Day 04 Devotional & Discussion – February 21, 2015

Deuteronomy 5:12-15

The Sabbath commandment regulates the workweek, ensuring that all workers (even animals) have regular time off. Why do you think time off is so important to God? What power dynamic is being addressed by the Sabbath policy? Who is being protected? From whom? Though we have regulated workweeks (40 hours, prescribed breaks, overtime pay, etc), how are workers’ rights to time off being eroded today? What policies have contributed to that erosion? What policies would help to protect workers and the need for time off?

There is no devotional for Sunday, February 22, 2015

4 comments

  1. I’ve read articles stating that on the world stage American workers in general are at or near the bottom of the list for working the longest hours, receiving and taking the least amount of vacation. Much of it, I think, is self-imposed because of our consumer culture. My family just bought a car, and so we have a loan payment. I wonder if I could have done without the car. I wonder if I could do without my cell phone. Just how much could I do without so I wouldn’t have to work so much. I work a full-time job and a part-time job so our family can make ends meet, and most times it seems we’re just scraping by. But that is, to some degree, of our own choosing. I know that my perspective is that of a person who has had so much opportunity to get a good education. That education opened the door to both of my jobs. Without it, I don’t know what life would be like. I suspect I’d have to work multiple low-paying jobs, and that brings the discussion back to your questions. If workers aren’t being paid much, they’ll almost certainly have to work extra hours, shifts, jobs, just to make it. It seems like an over-simplified answer, but I feel it all goes back to dollars. A company wants to pad their bottom line. So pay low wages, reduce benefits (like vacation and insurance), ask the workers to work more. Why else would companies require this?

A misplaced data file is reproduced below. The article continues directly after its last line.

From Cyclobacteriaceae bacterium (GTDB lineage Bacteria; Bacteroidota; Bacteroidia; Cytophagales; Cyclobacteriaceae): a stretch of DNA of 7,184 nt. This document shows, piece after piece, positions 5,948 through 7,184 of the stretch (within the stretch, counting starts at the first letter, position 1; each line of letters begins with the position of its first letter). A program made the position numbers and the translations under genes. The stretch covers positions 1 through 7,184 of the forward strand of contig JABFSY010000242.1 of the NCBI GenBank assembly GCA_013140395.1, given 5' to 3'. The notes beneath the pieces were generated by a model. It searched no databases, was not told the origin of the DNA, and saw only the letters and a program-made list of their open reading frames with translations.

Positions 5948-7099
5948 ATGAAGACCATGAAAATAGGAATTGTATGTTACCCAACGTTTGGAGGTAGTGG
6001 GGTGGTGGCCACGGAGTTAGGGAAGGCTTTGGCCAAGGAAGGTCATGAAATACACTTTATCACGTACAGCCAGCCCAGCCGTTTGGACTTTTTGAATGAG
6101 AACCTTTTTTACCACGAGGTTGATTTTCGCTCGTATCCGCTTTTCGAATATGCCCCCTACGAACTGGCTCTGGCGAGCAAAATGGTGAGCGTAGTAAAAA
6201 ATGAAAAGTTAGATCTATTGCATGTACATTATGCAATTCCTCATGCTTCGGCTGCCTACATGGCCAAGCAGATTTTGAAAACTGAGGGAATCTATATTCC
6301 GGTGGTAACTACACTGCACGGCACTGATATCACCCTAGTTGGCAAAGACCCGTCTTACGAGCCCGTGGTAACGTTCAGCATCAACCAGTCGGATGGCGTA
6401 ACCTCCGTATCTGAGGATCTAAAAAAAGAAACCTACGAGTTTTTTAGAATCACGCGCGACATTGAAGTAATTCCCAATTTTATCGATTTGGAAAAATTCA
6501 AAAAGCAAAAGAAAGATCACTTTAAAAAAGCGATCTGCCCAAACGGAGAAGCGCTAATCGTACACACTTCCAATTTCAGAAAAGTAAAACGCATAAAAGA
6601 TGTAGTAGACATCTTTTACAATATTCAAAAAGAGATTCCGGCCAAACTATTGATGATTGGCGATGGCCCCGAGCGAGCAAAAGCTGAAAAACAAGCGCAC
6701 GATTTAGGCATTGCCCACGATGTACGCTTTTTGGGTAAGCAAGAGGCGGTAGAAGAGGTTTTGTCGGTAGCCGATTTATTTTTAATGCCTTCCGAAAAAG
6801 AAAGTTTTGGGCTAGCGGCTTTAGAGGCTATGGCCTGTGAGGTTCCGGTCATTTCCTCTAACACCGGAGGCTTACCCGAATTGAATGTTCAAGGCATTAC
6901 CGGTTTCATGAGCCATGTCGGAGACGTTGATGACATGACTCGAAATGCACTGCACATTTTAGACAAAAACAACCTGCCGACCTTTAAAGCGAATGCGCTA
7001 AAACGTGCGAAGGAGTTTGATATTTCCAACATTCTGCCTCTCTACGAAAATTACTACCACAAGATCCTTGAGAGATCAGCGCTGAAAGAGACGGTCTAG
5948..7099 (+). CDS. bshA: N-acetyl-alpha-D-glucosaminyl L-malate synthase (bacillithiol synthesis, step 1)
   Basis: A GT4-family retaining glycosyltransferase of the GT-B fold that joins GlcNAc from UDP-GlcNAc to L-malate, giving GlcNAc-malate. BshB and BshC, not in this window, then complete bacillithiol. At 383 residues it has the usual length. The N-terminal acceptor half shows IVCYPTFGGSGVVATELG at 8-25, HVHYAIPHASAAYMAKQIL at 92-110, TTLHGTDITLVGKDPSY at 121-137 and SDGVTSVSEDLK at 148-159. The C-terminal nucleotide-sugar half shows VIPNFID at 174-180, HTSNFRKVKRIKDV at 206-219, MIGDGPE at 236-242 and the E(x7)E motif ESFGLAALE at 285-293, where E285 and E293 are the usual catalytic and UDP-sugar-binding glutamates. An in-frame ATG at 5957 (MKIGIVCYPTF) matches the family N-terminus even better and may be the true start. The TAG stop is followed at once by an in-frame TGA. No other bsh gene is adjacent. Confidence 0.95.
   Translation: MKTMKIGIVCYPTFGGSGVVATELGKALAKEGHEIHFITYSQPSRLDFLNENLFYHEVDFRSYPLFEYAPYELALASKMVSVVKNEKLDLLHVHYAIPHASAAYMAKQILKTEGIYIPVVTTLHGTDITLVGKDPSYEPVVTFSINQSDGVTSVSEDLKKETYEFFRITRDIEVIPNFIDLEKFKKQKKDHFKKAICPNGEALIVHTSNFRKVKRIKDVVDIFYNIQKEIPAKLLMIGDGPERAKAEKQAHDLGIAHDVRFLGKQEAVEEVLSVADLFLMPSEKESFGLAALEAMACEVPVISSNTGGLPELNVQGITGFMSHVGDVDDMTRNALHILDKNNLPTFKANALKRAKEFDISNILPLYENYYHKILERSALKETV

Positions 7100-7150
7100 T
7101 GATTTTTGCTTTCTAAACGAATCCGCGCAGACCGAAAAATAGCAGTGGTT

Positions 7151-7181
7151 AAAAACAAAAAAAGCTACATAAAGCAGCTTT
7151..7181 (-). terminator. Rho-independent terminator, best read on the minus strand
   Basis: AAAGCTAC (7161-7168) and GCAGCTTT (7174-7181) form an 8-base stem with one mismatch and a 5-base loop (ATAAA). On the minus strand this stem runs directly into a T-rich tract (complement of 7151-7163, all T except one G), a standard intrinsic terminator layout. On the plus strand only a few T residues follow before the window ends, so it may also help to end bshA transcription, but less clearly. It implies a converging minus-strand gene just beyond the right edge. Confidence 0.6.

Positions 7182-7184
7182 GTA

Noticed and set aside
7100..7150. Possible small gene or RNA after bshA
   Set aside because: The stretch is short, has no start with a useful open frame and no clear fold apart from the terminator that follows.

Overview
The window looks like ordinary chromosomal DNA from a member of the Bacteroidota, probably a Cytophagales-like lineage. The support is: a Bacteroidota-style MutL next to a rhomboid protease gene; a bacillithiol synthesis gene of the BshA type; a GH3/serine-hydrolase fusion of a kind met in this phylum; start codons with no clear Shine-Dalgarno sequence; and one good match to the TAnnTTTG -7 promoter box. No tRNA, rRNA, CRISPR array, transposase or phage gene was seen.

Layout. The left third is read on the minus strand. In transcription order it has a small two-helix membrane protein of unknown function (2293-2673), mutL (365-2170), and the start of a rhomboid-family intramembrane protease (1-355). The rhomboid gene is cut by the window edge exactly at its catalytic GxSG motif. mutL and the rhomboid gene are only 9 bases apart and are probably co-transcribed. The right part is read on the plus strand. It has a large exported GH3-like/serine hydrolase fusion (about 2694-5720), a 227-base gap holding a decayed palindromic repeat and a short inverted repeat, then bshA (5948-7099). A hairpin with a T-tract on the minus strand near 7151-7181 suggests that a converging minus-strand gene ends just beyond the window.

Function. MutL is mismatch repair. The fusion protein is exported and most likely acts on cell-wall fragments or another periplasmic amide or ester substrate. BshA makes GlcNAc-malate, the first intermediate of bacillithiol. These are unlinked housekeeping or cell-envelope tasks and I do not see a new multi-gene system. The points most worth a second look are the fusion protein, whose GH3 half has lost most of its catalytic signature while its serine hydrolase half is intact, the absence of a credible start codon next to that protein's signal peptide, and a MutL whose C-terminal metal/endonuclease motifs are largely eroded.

2. On a personal note, I am terrible with keeping a sabbath for myself. I feel that as I have grown older, I have gotten worse. Even when I go to use the toilet (sorry for this…) I have to bring my phone and multi-task. Redeem the time, right? Probably, wrong. I remember a time when my parents had replaced a sofa, and they put the old one in their garage. I was in my middle school or early high school years. From time to time, I would just go out to the garage, sit on the sofa, alone, and think. Just think. It was awesome.

    1. I don’t think our need to work more than any other country is usually self-imposed. In addition to the need to work extra hours because we don’t pay living wages, I know many people who are REQUIRED to check their work email while on vacation and have their cell phones on at all times. Our time away from work is not our own thanks to technology. I’ve also known people who have been denied their accrued vacation time. Deadlines are imposed, special projects have to be completed outside of work hours, etc. Bosses can easily tell salaried employees, “You’re on salary, and extra hours are expected to complete your work.” I am always fascinated by the Sabbath law, but I was especially struck this time by who is being addressed–the employer. YOU, employer/head of household/master, shall observe the Sabbath Day and you shall not force any of your employees/family members/servants/animals to work the seventh day. God is placing a boundary around those who have power over the lives and time of others. Bosses who expect employees to be available for work at any and all times are oppressors.

  3. My husband works for a company that is closed on Sunday, and this is celebrated by its patrons. He also has a regular day off during the week. But I can tell you that not every week are these days truly considered “time off.” He basically had to have a smart phone when he got a raise so that he could be available on Facebook and by text message all the time. And because they have a designated day off, once a quarter, their leadership trainings take place on Sundays. We are grateful that most of the time he does not have to work on Sundays so we can be together as a family, but he is never really “off.” And when I worked as journalist, before the age of everyone having cell phones and smart phones, I was constantly asked to be available in case news broke. I get that that’s the nature of the job, but it was stressful. I never really felt free. There are some interesting vacation policies in other countries that I think would benefit our country but would probably never “succeed” in our work-ourselves-to-death society.

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